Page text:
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Roman philosopher, statesman and orator
(106 BC - 43 BC)
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For to me every sort of peace with the citizens seemed to be of more service than civil war.
  [Lat., Mihi enim omnis pax cum civibus bello civili utilior videbatur.]
      - Philippicoe (2, 15, 37) [Peace]

What is dishonorably got, is dishonorably squandered.
  [Lat., Male parta, male dilabuntur.]
      - Philippicoe (II, 27)
        [Dishonesty : Possession]

Prudence must not be expected from a man who is never sober.
  [Lat., Non est ab homine nunquam sobrio postulanda prudentia.]
      - Philippicoe (II, 32) [Drinking]

Fear is not a lasting teacher of duty.
  [Lat., Timor non est diuturnus magister officii.]
      - Philippicoe (II, 36) [Fear]

The life of the dead is placed in the memory of the living.
  [Lat., Vita enim mortuorum in memoria vivorum est posita.]
      - Philippicoe (IX, 5) [Memory]

Every evil in the bud is easily crushed; as it grows older, it becomes stronger.
  [Lat., Omne malum nascens facile opprimitur; inveteratum fit pleurumque robustius.]
      - Philippicoe (V, 11) [Evil]

Any man may make a mistake; none but a fool will stick to it. Second thoughts are best as the proverb says.
  [Lat., Cujusvis hominis est errare; nullius, nisi insipientis, in errore perseverae. Posteriores enim cogitationes (ut aiunt) sapientiores solent esse.]
      - Philippicoe (XII, 2) [Mistake : Thought]

To err is human, but to persevere in error is only the act of a fool.
  [Lat., Cujusvis hominis est errare, nullius nisi insipientis in errore perseverare.]
      - Philippicoe (XII, 2) [Error : Proverbs]

The life given us by nature is short; but the memory of a well-spent life is eternal.
  [Lat., Brevis a natura nobis vita data est; at memoria bene reditae vitae sempiterna.]
      - Philippicoe (XIV, 12) [Life]

Endless money forms the sinews of war.
  [Lat., Nervi belli pecunia infinita.]
      - Philippics (V, 2, 5) [War]

In nothing do men more nearly approach the gods than in giving health to men.
  [Lat., Homines ad deos nulla re propius accedunt quam salutem hominibus dando.]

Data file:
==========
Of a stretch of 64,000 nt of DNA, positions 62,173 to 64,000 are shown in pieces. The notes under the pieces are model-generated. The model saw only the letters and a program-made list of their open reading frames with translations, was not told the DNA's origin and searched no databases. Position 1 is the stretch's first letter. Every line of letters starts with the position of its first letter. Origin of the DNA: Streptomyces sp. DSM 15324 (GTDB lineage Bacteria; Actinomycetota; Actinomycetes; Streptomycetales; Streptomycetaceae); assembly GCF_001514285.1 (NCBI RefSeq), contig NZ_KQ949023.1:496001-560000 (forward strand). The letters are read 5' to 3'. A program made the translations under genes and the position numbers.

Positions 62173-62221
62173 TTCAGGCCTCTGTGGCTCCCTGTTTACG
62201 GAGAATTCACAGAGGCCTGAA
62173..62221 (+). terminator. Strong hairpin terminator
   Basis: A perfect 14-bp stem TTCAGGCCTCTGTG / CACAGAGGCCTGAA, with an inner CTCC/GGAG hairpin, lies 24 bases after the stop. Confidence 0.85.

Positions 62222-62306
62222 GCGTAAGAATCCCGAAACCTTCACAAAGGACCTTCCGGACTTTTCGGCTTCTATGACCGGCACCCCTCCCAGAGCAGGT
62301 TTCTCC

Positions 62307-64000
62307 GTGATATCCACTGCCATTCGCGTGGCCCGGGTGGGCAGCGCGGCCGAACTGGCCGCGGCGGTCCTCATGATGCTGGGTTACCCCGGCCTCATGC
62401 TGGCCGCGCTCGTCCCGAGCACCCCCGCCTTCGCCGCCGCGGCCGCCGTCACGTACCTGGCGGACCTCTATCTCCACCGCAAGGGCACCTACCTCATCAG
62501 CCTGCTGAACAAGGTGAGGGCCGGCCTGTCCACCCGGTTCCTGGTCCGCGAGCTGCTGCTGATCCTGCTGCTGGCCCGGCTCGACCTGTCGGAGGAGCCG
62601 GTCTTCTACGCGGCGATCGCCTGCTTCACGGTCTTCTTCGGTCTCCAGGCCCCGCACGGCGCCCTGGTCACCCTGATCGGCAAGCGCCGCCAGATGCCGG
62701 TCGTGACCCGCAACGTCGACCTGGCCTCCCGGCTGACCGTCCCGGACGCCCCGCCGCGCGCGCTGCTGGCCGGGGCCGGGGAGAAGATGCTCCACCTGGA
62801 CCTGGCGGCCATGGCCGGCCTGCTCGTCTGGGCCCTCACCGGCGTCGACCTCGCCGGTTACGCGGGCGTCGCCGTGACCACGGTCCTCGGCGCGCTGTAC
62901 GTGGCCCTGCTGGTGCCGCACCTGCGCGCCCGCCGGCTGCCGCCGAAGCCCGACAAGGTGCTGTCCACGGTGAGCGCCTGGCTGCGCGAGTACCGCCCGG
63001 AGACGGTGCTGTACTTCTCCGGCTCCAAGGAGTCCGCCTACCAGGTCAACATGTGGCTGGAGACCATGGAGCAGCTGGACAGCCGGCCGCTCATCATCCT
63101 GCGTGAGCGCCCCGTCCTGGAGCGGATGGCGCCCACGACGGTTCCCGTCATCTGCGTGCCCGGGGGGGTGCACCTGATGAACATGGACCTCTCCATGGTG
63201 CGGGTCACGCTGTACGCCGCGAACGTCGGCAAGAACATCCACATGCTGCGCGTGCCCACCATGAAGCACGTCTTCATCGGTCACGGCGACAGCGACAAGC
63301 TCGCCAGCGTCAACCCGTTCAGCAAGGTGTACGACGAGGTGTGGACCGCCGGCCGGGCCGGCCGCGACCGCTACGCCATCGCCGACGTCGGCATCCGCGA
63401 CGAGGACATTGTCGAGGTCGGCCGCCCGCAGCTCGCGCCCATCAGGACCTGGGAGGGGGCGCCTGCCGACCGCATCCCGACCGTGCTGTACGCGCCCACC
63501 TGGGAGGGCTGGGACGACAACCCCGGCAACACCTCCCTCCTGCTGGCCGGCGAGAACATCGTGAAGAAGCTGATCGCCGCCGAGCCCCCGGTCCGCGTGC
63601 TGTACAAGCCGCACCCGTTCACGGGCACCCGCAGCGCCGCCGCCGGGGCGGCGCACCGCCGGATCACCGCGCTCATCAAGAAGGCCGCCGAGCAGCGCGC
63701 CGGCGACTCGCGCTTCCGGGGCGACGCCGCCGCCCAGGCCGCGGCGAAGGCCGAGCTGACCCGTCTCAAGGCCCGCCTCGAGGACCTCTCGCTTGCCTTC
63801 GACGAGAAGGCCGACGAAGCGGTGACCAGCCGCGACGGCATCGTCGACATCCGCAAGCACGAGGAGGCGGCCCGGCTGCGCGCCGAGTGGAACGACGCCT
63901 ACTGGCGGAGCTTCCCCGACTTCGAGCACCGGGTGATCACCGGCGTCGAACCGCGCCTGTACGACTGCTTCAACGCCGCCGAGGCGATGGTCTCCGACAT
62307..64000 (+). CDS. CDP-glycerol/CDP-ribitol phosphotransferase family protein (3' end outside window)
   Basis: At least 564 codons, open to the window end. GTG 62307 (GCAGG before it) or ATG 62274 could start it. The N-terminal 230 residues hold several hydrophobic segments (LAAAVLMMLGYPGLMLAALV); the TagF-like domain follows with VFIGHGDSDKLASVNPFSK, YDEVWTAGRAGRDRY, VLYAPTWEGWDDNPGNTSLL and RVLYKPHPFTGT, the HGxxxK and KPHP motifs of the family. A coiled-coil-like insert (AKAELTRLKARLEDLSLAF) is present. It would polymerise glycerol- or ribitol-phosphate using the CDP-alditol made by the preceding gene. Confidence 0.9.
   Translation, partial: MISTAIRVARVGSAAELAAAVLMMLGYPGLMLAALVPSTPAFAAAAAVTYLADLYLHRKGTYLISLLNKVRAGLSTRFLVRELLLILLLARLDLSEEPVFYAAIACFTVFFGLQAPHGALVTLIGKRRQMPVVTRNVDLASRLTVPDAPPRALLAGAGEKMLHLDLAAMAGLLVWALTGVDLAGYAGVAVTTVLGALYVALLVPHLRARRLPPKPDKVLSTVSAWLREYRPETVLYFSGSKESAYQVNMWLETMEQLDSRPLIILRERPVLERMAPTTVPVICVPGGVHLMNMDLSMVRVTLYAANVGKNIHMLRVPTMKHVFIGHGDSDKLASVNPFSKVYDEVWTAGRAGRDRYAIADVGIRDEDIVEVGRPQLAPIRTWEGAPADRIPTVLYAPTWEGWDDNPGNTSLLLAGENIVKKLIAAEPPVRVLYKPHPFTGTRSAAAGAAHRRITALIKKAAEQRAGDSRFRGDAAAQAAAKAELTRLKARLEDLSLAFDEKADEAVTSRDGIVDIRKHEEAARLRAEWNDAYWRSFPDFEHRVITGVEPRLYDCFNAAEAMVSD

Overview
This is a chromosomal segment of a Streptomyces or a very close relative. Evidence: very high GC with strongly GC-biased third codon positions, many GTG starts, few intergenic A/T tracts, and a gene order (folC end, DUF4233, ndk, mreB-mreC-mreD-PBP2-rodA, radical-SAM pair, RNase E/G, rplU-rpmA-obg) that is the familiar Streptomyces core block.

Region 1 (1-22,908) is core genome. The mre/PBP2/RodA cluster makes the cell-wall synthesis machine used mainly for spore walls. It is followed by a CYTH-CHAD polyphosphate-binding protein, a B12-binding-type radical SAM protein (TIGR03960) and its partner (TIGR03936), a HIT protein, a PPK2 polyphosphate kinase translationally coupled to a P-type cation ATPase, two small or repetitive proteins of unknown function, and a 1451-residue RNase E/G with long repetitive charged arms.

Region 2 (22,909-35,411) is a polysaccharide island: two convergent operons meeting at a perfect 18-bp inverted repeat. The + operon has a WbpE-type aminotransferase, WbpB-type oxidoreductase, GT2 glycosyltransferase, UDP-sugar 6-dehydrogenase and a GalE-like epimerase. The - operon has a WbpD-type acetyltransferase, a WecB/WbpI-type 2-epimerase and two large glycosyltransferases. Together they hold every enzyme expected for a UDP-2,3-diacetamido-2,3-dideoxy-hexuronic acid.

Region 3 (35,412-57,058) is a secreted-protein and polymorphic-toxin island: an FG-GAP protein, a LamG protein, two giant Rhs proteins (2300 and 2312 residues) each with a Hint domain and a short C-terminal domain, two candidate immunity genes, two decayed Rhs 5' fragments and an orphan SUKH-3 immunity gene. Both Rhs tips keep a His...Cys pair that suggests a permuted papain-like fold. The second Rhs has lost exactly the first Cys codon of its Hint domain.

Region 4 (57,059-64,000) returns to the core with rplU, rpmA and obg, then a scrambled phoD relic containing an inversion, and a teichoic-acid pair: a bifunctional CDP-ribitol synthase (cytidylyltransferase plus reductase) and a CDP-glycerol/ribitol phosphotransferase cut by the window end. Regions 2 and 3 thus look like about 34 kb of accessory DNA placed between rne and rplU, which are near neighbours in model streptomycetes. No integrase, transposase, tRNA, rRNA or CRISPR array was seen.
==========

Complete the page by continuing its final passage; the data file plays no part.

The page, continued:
- Pro Ligario (XII) [Health]

For the laws are dumb in the midst of arms.
  [Lat., Silent enim leges inter arma.]
      - Pro Milone (IV) [Law]

Confidence is that feeling by which the mind embarks in great and long honourable courses with a sure hope and trust in itself.
      - Rhetorical Invention [Confidence]

Virtue is a habit of the mind, consistent with nature and moderation and reason.
      - Rhetorical Invention (bk. II, sc. LIII)

Modesty is that feeling by which honorable shame acquires a valuable and lasting authority.
      - Rhetorical Invention (bk. II, sec. LVI)

Thou shouldst eat to live; not live to eat.
  [Lat., Esse oportet ut vivas, non vivere ut edas.]
      - Rhetoricorum Ad C. Herennium (IV, 7)

From all sides there is equally a way to the lower world.
  [Lat., Undique ad inferos tantundem viae est.]
      - Tusc. Quoest. (bk. I, 43, 104),
        quoted as a saying of Anaxagoras [Hell]

O philosophy, life's guide! O searcher-out of virtue and expeller of vices! What could we and every age of men have been without thee? Thou hast produced cities; thou hast called men scattered about into the social enjoyment of life.
  [Lat., O vitae philosophia dux! O virtutis indagatrix, expultrixque vitiorum! Quid non modo nos, sed omnino vita hominum sine et esse potuisset? Tu urbes peperisti; tu dissipatos homines in societatum vitae convocasti.]
      - Tusc. Quoest. (bk. V, 2, 5) [Philosophy]

But in every matter the consensus of opinion among all nations is to be regarded as the law of nature.
  [Lat., Omni autem in re consensio omnium gentium lex naturae putanda est.]
      - Tusc. Quoest. (I, 13, 30) [Opinion]

I am not ashamed to confess that I am ignorant of what I do not know.
  [Lat., Non me pudet fateri nescire quod nesciam.]
      - Tusc. Quoest. (I, 25, 60) [Ignorance]

I am pleased to be praised by a man so praised as you, father. [Words used by Hector.]
  [Lat., Laetus sum
    Laudari me abs te, pater, laudato viro.]
      - quoted by Tusc. Quoest. (IV, 31, 67)

For one day spent well, and agreeably to your precepts, is preferable to an eternity of error.
      - Tusculan Disputations (book V, division 2)

Philosophy is true mother of the arts. (Science)
  [Lat., Philosophia vero omnium mater artium.]
      - Tusculanarum Disputationum (bk. I)

A man of courage is also full of faith.
      - Tusculanarum Disputationum
         (bk. III, ch. VIII),
        (Yonge's translation) [Courage]

At whose sight, like the sun,
  All others with diminish'd lustre shone.
      - Tusculanarum Disputationum
         (bk. III, div. 18), (Yonge's translation)

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